Auckland Museum's Volume exhibition told the story of Kiwi pop music. It's time to turn the speakers up to 11, for NZ On Screen's biggest collection yet. Turning Up the Volume showcases NZ music and musicians. Drill down into playlists of favourite artists and topics (look for the orange labels). Plus NZOS Content Director Kathryn Quirk on NZ music on screen.
This Māori Television series follows South Auckland dance crew The Palace as they prepare for the World Hip Hop Dance Championships, and a shot at their fourth title. This first episode films open auditions where dancers, including two gay brothers from Tokoroa, hope to join 'The Royal Family'. Led by choreographer Parris Goebel — who talks here about her method and early days — the crew have won global fame, including bringing its 'Polyswagg' to the hit video for Justin Bieber’s Sorry. There are also scenes of Goebel choreographing 2015 Kiwi movie Born to Dance.
Episode 10 of season two of The Big Art Trip kicks off in Timaru, birthplace of artist Colin McCahon, where hosts Fiona and Douglas check out a collection of his paintings. Next it’s Dunedin to meet designer Vita Cochran, who makes handbags and other objects, and they visit the studio of Jeffrey Harris who talks about his evolving painting style. Dancer and choreographer Shona Dunlop MacTavish describes her career and life as a young woman in 1930s Europe and artist Grahame Sydney discusses landscapes, nudes, surrealism and his love for the Otago countryside.
Arts magazine series For Arts Sake screened on TV ONE for two hours on Sunday mornings for 22 weeks in 1996. This segment on dancer and choreographer Michael Parmenter features an in-depth interview with Parmenter (by series presenter Alison Parr) and excerpts from his dance works. Parmenter talks about his creative influences, his tough upbringing in conservative Invercargill, the tensions caused by being gay and in the Brethren Church when he was younger, and the impact of his illnesses (HIV and cancer) on his life and dance career.
In 1989 dancer Douglas Wright returned home to choreograph and form his own company. This half-hour TV documentary, marking the launch of his work Gloria, looks back on a blossoming career that began at 21 — when he took up ballet to overcome a heroin addiction. After becoming a star with Limbs, Wright joined prestigious troupes in London and New York. Now, as opening night looms, he is acutely aware of the danger of pushing his dancers too hard as he fights to get the best out of them on an ambitious, demanding piece. Douglas passed away in November 2018.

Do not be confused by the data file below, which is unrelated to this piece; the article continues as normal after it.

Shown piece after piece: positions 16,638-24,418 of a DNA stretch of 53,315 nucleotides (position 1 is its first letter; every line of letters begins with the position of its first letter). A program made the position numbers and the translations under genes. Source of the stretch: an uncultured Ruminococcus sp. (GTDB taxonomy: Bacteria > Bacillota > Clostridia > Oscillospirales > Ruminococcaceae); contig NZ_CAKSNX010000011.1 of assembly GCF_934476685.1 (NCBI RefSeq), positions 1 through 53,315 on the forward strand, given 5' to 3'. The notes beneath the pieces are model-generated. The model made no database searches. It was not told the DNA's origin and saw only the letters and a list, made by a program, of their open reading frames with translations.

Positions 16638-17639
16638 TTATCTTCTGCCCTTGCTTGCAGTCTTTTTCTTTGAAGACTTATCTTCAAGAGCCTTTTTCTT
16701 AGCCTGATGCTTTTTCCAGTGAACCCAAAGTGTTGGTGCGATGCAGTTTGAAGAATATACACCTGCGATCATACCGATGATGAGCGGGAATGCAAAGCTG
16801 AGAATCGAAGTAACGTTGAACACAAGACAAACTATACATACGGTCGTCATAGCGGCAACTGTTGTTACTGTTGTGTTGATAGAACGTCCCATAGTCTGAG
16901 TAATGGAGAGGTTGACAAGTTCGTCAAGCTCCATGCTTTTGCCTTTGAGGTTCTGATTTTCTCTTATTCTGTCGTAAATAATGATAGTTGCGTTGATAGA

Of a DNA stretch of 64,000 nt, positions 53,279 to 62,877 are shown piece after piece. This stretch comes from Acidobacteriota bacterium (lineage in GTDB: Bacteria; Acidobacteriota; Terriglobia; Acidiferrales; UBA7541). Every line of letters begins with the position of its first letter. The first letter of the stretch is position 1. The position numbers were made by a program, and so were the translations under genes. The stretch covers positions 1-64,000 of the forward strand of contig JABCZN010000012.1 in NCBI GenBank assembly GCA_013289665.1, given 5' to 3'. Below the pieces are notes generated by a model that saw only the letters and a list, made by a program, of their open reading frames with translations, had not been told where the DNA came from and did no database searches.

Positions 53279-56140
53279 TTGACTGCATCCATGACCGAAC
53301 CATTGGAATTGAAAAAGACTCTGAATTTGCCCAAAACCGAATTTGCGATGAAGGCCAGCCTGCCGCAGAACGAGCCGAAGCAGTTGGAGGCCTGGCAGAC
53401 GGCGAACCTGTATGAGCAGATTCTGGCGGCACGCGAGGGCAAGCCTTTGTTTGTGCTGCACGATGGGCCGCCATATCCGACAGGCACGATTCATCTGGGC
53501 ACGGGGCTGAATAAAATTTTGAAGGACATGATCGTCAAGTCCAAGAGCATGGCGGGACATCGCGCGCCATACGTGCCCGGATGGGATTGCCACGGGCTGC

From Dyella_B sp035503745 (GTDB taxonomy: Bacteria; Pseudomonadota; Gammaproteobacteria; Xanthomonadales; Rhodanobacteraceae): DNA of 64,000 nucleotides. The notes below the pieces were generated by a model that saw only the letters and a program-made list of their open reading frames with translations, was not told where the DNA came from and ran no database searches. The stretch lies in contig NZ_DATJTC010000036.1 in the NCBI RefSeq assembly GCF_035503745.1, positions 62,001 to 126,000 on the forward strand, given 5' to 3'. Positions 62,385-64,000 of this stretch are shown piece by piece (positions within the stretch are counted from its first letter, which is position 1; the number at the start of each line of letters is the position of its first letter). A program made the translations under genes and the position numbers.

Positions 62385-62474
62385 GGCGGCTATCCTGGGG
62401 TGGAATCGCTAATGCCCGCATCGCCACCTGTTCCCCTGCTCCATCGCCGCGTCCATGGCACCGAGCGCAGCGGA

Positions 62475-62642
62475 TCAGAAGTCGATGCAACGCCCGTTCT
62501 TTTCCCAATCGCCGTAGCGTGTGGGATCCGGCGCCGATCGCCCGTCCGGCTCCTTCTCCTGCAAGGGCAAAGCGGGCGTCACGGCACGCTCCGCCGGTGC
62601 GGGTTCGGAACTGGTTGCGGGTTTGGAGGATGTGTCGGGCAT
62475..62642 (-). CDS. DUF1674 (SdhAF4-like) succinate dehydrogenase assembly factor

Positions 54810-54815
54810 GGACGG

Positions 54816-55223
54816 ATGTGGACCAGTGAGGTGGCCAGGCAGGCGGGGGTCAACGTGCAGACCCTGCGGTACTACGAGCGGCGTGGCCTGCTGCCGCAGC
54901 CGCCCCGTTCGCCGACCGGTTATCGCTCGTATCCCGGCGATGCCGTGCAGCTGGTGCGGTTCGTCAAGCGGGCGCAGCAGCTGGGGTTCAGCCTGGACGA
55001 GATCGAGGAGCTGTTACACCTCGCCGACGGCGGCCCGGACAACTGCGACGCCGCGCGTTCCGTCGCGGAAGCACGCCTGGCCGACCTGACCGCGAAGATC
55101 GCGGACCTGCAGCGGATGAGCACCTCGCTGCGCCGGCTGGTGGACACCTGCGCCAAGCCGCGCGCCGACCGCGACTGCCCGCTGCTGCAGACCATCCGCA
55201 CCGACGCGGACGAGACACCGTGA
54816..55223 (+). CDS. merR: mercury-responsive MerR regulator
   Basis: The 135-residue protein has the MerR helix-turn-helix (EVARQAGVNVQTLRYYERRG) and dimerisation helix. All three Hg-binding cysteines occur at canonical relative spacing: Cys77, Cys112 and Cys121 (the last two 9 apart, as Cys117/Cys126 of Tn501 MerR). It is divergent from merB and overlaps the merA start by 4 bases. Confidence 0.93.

Arts magazine series For Arts Sake screened on TV ONE for two hours on Sunday mornings for 22 weeks in 1996. This segment on dancer/choreographer Mary Jane O'Reilly marks the launch of her new company Auckland Ballet. The founder of the celebrated Limbs Dance Company talks about still being involved in dance in her mid-40s, the formation of her new company, the similarities and differences between ballet and contemporary dance, and her move into making dance films. The item also features excerpts from some of O'Reilly's dance works.
Led by choreographer and Young New Zealander of the Year Parris Goebel, South Auckland hip hop dance crew Royal Family have won global fame, choreographing and dancing for acts from Jennifer Lopez to Nicky Minaj. This seven part Māori Television reality series follows four dancers as they train with the crew, en route to the 2015 Hip Hop world champs. Made by Charlotte Purdy of Rogue Productions, the series was shot by Jared Leith from Hamilton's Taktix Films, who also shot and edited The Palace’s video for Justin Bieber hit 'Sorry' (watched on YouTube two billion + times).
In 2015 celebrated Czech choreographer Jiří Bubeníček and his twin brother and designer Otto adapted award-winning film The Piano into a full-length ballet. With her second big screen documentary, Crossing Rachmaninoff director Rebecca Tansley followed the pair as they arrive in New Zealand, ready to rework their original production for a 2018 season with the Royal New Zealand Ballet. Bubeníček faces difficult artistic decisions as he and Atamira Dance Company Artistic Director Moss Te Ururangi Patterson try to deepen the ballet's Māori characters and themes.
Young choreographer Parris Goebel features in the first episode from season four of Māori youth show I AM TV. The series promoted te reo through interviews and music. Vince Harder performs "Say This With Me", Hawaiian reggae band Kolohe Kai hit Aotearoa, and a teen Parris Goebel heads to the United States to audition for TV's America's Best Dance Crew, with her award-winning hip hop group ReQuest Dance Crew. Plus new presenters Taupunakohe Tocker and Chey Milne are introduced by friends and family. I AM TV is the successor of Mai Time, which ran for 12 years.
Aileen O'Sullivan's and Toby Mills' documentary follows Black Grace as they prepare for an appearance at premier dance festival Jacob's Pillow, in Massachusetts. The film also charts the personal journey of the dance group's founder, choreographer Neil Ieremia, from the community halls of Porirua to the global stage, powered by an unrelenting perfectionism that makes for some heated rehearsal footage. Shortly after the performances shown here, Ieremia fired the entire touring company, rebuilding his vision from scratch. Ken Sparks' editing won an NZ Screen Award.